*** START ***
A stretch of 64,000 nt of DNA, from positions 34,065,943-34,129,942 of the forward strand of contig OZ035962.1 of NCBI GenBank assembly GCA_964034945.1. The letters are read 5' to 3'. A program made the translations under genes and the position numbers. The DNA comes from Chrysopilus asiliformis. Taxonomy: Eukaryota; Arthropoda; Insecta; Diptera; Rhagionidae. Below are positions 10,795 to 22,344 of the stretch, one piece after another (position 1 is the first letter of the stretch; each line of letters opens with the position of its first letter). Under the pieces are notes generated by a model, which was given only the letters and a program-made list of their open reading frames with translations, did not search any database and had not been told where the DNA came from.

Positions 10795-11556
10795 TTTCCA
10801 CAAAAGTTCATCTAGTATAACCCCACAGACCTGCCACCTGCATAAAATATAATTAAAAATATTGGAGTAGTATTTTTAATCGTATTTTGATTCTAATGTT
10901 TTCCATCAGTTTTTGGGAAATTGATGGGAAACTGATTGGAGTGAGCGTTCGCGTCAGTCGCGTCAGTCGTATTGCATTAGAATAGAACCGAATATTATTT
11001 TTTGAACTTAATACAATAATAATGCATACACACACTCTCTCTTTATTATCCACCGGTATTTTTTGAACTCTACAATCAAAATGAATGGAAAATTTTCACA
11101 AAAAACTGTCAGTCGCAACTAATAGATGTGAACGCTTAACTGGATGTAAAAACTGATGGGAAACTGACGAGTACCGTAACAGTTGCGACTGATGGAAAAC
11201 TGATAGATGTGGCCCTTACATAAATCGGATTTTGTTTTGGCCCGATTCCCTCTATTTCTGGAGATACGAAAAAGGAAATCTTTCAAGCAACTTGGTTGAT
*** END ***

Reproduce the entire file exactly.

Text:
A stretch of 64,000 nt of DNA, from positions 34,065,943-34,129,942 of the forward strand of contig OZ035962.1 of NCBI GenBank assembly GCA_964034945.1. The letters are read 5' to 3'. A program made the translations under genes and the position numbers. The DNA comes from Chrysopilus asiliformis. Taxonomy: Eukaryota; Arthropoda; Insecta; Diptera; Rhagionidae. Below are positions 10,795 to 22,344 of the stretch, one piece after another (position 1 is the first letter of the stretch; each line of letters opens with the position of its first letter). Under the pieces are notes generated by a model, which was given only the letters and a program-made list of their open reading frames with translations, did not search any database and had not been told where the DNA came from.

Positions 10795-11556
10795 TTTCCA
10801 CAAAAGTTCATCTAGTATAACCCCACAGACCTGCCACCTGCATAAAATATAATTAAAAATATTGGAGTAGTATTTTTAATCGTATTTTGATTCTAATGTT
10901 TTCCATCAGTTTTTGGGAAATTGATGGGAAACTGATTGGAGTGAGCGTTCGCGTCAGTCGCGTCAGTCGTATTGCATTAGAATAGAACCGAATATTATTT
11001 TTTGAACTTAATACAATAATAATGCATACACACACTCTCTCTTTATTATCCACCGGTATTTTTTGAACTCTACAATCAAAATGAATGGAAAATTTTCACA
11101 AAAAACTGTCAGTCGCAACTAATAGATGTGAACGCTTAACTGGATGTAAAAACTGATGGGAAACTGACGAGTACCGTAACAGTTGCGACTGATGGAAAAC
11201 TGATAGATGTGGCCCTTACATAAATCGGATTTTGTTTTGGCCCGATTCCCTCTATTTCTGGAGATACGAAAAAGGAAATCTTTCAAGCAACTTGGTTGAT